By Da’ Ron Frost
With Donald Trump elected president, many undocumented citizens living in America fear being deported.
But the California State University system stands behind its undocumented students, making the CSU system a “sanctuary space.”
A sanctuary space protects undocumented students who attend a CSU and feel threatened by Trump’s victory.
On Nov. 16, California State University Chancellor Timothy P. White reaffirmed the commitment to promote a learning community safe for the many students who came illegally to the United States.
White said unless forced by law, the Cal States will not enter into agreements with federal departments for enforcement of federal immigration law.
“Our police departments will not honor immigration-hold requests,” White told the the Los Angeles Times. “Our university police do not contact, detain, question or arrest individuals solely on the basis of being … a person that lacks documentation.”
The CSU is the largest public university system in the nation. Around 470,000 students attend one of its 23 campuses.
Its mission remains to provide accessibility to higher education and embrace the diversity of Cal State students, according to White.
Administrators have said an estimated 10,000 students received waivers last fall through Assembly Bill 540, a 2011 state law that exempts certain nonresident students tuition who have attended high school in California and received a high school diploma or the equivalent.
Many of the 23 Cal State campuses, such as Dominguez Hills, are in cities with large populations of undocumented residents.
“The CSU will continue to comply with all federal immigration laws, but the enforcement of those laws is the responsibility of the federal government, not the CSU,” said Elizabeth Chapin, manager of public affairs for CSU. “Absent a legal requirement, the CSU will not enter into agreements with federal authorities to enforce federal immigration and hold requests. The word `sanctuary’ is a confusing term that lacks a universal legal or educational definition and if used could lead to misunderstanding and misplaced reliance.”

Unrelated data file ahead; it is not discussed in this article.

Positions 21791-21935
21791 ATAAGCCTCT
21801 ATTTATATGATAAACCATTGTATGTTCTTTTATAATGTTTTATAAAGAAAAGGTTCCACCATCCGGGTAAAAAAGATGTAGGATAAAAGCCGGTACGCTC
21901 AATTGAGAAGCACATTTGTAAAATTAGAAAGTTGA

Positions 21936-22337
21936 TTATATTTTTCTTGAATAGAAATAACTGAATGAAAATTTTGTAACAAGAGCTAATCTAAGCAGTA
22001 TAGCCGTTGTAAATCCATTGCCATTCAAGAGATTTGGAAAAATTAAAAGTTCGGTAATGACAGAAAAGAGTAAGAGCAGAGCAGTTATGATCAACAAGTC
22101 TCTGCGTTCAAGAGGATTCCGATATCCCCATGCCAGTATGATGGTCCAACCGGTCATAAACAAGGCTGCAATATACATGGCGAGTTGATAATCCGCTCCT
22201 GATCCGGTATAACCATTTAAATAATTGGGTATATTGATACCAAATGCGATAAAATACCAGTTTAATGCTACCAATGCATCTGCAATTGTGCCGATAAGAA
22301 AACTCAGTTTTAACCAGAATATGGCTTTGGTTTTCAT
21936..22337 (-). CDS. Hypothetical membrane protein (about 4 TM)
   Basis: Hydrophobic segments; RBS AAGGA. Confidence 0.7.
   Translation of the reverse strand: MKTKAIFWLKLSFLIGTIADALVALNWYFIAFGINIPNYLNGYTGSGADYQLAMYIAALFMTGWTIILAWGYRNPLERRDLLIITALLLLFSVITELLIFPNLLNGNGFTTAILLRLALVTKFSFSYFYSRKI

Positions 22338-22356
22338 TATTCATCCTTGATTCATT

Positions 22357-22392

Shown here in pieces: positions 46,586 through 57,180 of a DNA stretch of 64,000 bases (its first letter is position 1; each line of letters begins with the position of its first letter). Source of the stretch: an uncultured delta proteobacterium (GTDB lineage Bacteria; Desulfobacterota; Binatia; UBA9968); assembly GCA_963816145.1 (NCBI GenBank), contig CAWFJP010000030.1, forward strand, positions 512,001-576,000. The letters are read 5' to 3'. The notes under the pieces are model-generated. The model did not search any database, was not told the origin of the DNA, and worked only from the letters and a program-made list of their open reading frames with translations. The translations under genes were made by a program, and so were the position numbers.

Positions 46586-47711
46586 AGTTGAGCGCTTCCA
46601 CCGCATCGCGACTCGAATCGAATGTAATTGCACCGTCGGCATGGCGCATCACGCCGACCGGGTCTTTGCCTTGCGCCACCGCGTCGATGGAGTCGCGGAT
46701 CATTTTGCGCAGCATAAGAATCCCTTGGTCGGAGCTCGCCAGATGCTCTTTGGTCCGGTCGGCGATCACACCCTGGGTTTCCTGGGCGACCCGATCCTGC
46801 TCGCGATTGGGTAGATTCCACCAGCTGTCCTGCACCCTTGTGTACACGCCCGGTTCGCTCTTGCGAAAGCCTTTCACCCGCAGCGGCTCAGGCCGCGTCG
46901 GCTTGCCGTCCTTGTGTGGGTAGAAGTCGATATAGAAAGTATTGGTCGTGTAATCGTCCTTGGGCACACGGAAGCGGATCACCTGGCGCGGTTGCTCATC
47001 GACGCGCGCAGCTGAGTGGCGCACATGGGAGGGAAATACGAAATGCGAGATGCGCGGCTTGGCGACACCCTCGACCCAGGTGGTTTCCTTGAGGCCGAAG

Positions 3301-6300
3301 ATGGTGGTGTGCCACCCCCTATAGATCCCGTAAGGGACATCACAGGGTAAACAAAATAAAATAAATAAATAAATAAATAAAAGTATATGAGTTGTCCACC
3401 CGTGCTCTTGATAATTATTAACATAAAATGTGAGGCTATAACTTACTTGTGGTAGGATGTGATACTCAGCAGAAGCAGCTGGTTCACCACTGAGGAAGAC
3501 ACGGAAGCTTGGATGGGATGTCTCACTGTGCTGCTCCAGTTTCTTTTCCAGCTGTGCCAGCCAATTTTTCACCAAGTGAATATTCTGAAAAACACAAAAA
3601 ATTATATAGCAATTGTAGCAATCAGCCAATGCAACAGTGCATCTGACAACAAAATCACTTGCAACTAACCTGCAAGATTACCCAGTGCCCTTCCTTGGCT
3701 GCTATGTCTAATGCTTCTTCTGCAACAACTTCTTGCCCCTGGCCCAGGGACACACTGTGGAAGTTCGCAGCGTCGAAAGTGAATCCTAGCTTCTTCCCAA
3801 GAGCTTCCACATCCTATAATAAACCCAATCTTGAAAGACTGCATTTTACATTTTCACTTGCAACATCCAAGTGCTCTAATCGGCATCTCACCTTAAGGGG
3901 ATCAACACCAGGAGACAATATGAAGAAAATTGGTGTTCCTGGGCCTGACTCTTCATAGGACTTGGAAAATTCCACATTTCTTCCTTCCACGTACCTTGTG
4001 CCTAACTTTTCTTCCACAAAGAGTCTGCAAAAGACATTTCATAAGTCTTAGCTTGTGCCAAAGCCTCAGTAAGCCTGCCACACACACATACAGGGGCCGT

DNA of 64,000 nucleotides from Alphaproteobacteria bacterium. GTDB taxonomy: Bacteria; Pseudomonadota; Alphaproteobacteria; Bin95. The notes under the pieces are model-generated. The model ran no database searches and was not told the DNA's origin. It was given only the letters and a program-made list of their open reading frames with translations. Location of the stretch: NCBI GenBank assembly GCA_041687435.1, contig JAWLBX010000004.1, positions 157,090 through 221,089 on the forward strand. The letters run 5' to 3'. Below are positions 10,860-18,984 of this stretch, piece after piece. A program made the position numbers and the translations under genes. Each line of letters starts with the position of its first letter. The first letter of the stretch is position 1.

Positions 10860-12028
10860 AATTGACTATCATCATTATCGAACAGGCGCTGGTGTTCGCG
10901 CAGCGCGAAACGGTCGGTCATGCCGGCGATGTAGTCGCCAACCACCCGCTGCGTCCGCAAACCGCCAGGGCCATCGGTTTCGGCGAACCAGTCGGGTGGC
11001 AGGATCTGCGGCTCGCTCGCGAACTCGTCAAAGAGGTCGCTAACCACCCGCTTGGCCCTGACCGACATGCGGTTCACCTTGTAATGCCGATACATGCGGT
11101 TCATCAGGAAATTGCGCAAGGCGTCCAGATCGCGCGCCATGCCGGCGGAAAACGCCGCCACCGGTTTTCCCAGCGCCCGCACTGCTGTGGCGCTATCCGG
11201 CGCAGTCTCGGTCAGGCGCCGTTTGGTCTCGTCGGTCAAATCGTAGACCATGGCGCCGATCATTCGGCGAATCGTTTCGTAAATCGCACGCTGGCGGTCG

White and California State Student Assn. President David Lopez acknowledged in a joint statement last month on how vulnerable students and faculty members were feeling.
“It is our responsibility to hold our political leaders to account, regardless of party,” they said. “To meet that obligation, the California State University and California State Student Assn. will together be leading advocates in advancing the rights of our students, faculty and staff.”
Along with the CSU offering sanctuary protection, Los Angeles Police Chief Charlie Beck said his officers will not help deport immigrants under Trump. The LAPD has a longstanding practice of distancing themselves from federal immigration polices.